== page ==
Happy Holidays from Embry-Riddle Career Services

Happy Holidays from ERAU Career Services


Fall 2012 Graduates’ First Destinations

On Monday morning, the Daytona Beach Career Services team was at graduation collecting data for our First Destination Survey. While the official report will not be available until summer, we thought you might like to see where Daytona Beach (and a few Worldwide) graduates are heading after they walked across the stage at the Ocean Center this past Monday.

If you recently graduated from a residential campus and still don’t have a job, please contact Career Services for guidance and resources that can help you attain employment. Click on the appropriate campus link to view a list of services offered by Career Services.

Congratulations, Embry-Riddle Graduates!


Alumni Career Spotlight: Chris Sarna

Chris Sarna, DB 1994

Christian Sarna, DB 1994

Christian Sarna, originally from Coal City, IL, has been an airline pilot for the last thirteen years. He attended ERAU’s Daytona Beach campus and graduated in 1994 with a degree in Aeronautical Science; he then spent several years afterwards as a flight instructor there as well. He has flown for Trans States Airlines, Comair, and JetBlue Airways, where he is currently a First Officer. Christian and his wife, Karen Magnussen-Sarna (DB, 1997/2004), met on ERAU’s yearbook staff and are both previous recipients of the ERAU President’s Safety Award.

How did you get where you are today?

Starting out as a full-time flight instructor and making $12,000 a year (at the time) requires a great deal of sacrifice. I only  reached my goal of a job with a major airline due to the support of my wife and family.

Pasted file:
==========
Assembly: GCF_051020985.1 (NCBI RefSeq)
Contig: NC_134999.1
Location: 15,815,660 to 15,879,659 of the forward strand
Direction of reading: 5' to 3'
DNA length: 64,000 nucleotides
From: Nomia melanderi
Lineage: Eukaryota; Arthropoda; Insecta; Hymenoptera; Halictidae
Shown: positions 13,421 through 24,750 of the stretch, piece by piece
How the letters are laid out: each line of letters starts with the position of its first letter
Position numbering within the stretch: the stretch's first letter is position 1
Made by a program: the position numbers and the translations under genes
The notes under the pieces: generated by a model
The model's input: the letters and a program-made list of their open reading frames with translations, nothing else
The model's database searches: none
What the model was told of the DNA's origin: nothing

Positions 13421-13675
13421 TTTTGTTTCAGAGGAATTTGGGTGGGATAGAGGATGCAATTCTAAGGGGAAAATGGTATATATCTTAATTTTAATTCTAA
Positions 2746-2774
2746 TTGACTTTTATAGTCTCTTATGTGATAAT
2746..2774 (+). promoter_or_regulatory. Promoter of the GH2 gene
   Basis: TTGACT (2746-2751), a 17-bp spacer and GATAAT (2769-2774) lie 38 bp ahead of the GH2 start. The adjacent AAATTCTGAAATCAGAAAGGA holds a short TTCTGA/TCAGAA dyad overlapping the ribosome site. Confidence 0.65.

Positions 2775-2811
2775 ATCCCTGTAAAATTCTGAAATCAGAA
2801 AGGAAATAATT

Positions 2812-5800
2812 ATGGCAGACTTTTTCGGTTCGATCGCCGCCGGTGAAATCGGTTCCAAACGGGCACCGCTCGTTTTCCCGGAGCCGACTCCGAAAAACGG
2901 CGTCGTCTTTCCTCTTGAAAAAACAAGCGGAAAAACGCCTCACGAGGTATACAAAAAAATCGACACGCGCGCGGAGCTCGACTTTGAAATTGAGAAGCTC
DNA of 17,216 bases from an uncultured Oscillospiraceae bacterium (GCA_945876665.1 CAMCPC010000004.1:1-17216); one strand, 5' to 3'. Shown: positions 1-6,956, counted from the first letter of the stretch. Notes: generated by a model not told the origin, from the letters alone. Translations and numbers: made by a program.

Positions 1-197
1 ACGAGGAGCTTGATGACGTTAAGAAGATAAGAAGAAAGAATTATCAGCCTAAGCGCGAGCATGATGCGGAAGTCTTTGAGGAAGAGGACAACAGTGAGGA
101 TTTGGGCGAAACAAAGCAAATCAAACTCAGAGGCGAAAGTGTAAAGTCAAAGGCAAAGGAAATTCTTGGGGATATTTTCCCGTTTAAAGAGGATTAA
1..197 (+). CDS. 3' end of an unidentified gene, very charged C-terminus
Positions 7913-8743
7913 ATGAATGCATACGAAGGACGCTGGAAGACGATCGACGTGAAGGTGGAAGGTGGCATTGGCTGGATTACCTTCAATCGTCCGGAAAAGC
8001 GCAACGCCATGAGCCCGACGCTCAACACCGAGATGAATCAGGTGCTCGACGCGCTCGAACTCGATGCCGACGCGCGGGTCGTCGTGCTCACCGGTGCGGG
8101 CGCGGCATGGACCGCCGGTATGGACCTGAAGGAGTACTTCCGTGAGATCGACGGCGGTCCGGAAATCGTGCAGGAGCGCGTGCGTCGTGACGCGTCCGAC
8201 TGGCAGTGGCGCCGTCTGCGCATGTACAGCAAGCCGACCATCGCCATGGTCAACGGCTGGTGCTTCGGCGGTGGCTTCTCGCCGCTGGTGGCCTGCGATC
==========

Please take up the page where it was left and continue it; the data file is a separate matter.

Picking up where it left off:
How has your Embry-Riddle degree helped you in the course of your career?

Any degree is nice to have, but a Bachelor of Science in Aeronautical Science from Embry-Riddle Aeronautical University stands out on a resume.  Brand recognition goes a long way in the aviation industry.

What advice would you provide to a pilot who is getting ready to graduate and looking for work?

Network! I cannot stress enough the fact that aviation really is a small community and everyone knows each other…or at least, knows your friend, your former roommate, your former supervisor, former student, etc.  You will be asking your teachers, co-workers and flight students for letters of recommendation for various jobs, so stay positive and take names.

What are your plans for the future?

 I can’t wait to take may wife on a vacation to Middle Earth on Air New Zealand.

The Importance of Internships: A Student’s Perspective

by Lauren Guddahl

Have any of you ever gone without food?  What if I told you I knew someone, let’s call him Johnny, who was starving?  It’s a sad story and we would feel bad for Johnny.  But what if I also said he lived on a farm? Would you feel as bad for him?  Let me clarify that by no means is Johnny’s farm experiencing difficult times.  He’s just not capable of cultivating the land.  You might think: ‘What’s wrong with this guy?  He lives on a farm and still cannot get food for himself?’  You might even laugh.  This is a ridiculous notion.  But this is exactly what you are doing with your education if you do not take part in any professional development experiences prior to graduation.

Seems kind of harsh, doesn’t it?  But it’s true.  I have done an internship and a co-op and have become fascinated with the impact that it had for me on getting full time job offers.  I have spoken with coworkers and friends who have had internships, as well as recruiters, and they all say the same thing.  Do an internship.  The involvement makes graduates more marketable for full time job offers for many reasons.  Networking opportunities become available.  Second, there is an application of the knowledge learned in school.  Another reason to get an internship is to land a higher starting salary.  Finally, the experience gained is one of the most common things recruiters look for when hiring for a full time position.